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Ark. PSC staff recommends Entergy Arkansas rate increase


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Ark. PSC staff recommends Entergy Arkansas rate increase

The staff of the Arkansas Public Service Commission has recommended that Entergy Arkansas Inc., or EAI, be allowed a rate increase of $122.4 million, down from the utility's initial request of $122.9 million.

Analysts reacted positively to the news, and Entergy Corp. shares were up 4% on Oct. 4, compared with the S&P utilities index, which was up roughly 1% on the same day.

After reviewing EAI's capital component balances and cost rates, PSC staff on Oct. 4 recommended the $122.4 million rate hike, along with reducing the utility's benchmark rate of return on rate base from 4.67% to 4.64%. For long-term debt, staff is recommending a decrease from 5% to 4.32% for the cost rate of EAI's projected June 2018 issuance of a new 30-year bond worth $175 million. A decrease in the overall long-term debt cost rate from 4.36% to 4.31% was also recommended.

For short-term debt, staff recommended an increase in EAI's short-term debt cost rate from 0.65% to 0.79% due to supplemental information received by the PSC regarding the daily, weighted, average cost rate for EAI's money pool.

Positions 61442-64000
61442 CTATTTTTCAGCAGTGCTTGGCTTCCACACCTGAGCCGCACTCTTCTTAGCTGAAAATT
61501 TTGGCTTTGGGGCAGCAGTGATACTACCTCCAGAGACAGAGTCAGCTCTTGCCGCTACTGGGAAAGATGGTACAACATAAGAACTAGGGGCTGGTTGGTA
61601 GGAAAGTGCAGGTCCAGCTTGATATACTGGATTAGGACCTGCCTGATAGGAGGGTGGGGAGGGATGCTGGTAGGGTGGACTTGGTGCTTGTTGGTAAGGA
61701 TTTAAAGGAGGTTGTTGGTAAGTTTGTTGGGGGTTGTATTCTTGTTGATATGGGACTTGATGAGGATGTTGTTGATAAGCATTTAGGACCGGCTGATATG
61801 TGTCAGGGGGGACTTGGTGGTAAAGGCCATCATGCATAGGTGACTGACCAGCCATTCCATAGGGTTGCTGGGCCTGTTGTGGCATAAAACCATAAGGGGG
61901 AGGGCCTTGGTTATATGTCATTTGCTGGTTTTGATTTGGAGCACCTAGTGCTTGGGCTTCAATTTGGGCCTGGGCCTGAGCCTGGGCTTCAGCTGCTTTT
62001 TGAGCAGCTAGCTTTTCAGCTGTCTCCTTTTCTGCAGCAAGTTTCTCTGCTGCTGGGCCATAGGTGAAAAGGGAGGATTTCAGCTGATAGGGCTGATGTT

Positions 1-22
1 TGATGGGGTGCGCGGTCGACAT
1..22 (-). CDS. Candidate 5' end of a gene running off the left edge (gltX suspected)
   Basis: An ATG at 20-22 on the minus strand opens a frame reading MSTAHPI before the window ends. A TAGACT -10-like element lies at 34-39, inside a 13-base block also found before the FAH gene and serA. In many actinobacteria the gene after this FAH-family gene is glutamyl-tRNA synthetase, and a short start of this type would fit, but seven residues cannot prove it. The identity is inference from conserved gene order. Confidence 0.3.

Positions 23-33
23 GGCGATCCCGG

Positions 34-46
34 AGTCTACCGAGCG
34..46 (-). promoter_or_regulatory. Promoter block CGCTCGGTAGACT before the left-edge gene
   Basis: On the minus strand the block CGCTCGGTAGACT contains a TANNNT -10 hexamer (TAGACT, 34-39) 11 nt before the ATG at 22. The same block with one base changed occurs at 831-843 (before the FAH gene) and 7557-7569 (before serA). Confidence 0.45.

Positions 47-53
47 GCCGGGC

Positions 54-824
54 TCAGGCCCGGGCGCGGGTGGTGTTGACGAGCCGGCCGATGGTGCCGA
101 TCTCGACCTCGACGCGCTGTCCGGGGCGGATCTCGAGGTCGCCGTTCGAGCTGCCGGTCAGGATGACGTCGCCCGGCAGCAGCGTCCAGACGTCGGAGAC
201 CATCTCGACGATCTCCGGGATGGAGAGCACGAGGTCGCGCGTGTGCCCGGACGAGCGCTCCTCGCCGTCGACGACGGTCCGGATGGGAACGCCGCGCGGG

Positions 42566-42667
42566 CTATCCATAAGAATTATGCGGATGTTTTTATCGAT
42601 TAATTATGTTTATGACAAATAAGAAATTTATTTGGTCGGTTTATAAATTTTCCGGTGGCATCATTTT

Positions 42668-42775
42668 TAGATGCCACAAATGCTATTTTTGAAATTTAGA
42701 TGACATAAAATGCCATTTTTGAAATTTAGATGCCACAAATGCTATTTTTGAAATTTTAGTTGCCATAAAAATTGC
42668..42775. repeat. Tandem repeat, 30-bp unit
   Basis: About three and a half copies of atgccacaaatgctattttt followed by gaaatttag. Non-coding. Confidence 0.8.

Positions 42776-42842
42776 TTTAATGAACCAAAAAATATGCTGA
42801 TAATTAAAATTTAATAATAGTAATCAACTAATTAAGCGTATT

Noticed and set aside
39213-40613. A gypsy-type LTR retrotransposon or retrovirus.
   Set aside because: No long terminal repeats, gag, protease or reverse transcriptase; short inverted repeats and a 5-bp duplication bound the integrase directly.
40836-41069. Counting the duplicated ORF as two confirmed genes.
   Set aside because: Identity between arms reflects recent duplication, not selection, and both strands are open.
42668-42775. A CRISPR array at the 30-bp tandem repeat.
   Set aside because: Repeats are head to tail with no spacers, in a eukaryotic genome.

As for the rate increase amount of $122.4 million, Guggenheim Securities analyst Shahriar Pourreza wrote in an Oct. 4 note that "this is materially better than we as well as investors expected."

"Staff was very supportive/constructive with Entergy's capital and [operations and maintenance] requests for their regulated nuclear plant," Pourreza said in reference to the Arkansas Nuclear One plant. "Constructive recommendation from the staff (still pending commissioner order), the first test case in [Arkansas], could likely set precedent on a go forward basis — Regulated nuclear spend recovery will eventually work itself through, in our view, which has been our call."

"This constructive step forward with the 2018 [formula rate plan] proceeding, especially with the Arkansas prudency review, could go a long way to provide the much needed comfort that investors seek around [Entergy's] nuclear spending program, which includes both [operations and maintenance] and capital — a key driver of management's forward growth trajectory," he added.

Pourreza reiterated Guggenheim's "buy" rating for Entergy stock they "continue to like the story and see sizeable upside potential for [Entergy] shares — Investors should catch up as they continue to gain comfort; this is a good start."

Wells Fargo Securities analyst Neil Kalton shared sentiments with Pourreza, writing in an Oct. 5 note that staff's recommendation is "a positive data point and highly supportive of our thesis that the regulators and policy makers in [Entergy's] jurisdiction will view the company's nuclear cost improvement program as being legitimate expenses incurred in the ordinary course of business."

"Investors have been concerned that [Entergy] could incur nuclear cost disallowances," he added, "particularly after the [PSC] set aside the 2016 [formula rate plan] nuclear-related revenues for further scrutiny."

Kalton said a final decision by the PSC is expected by the end of 2017.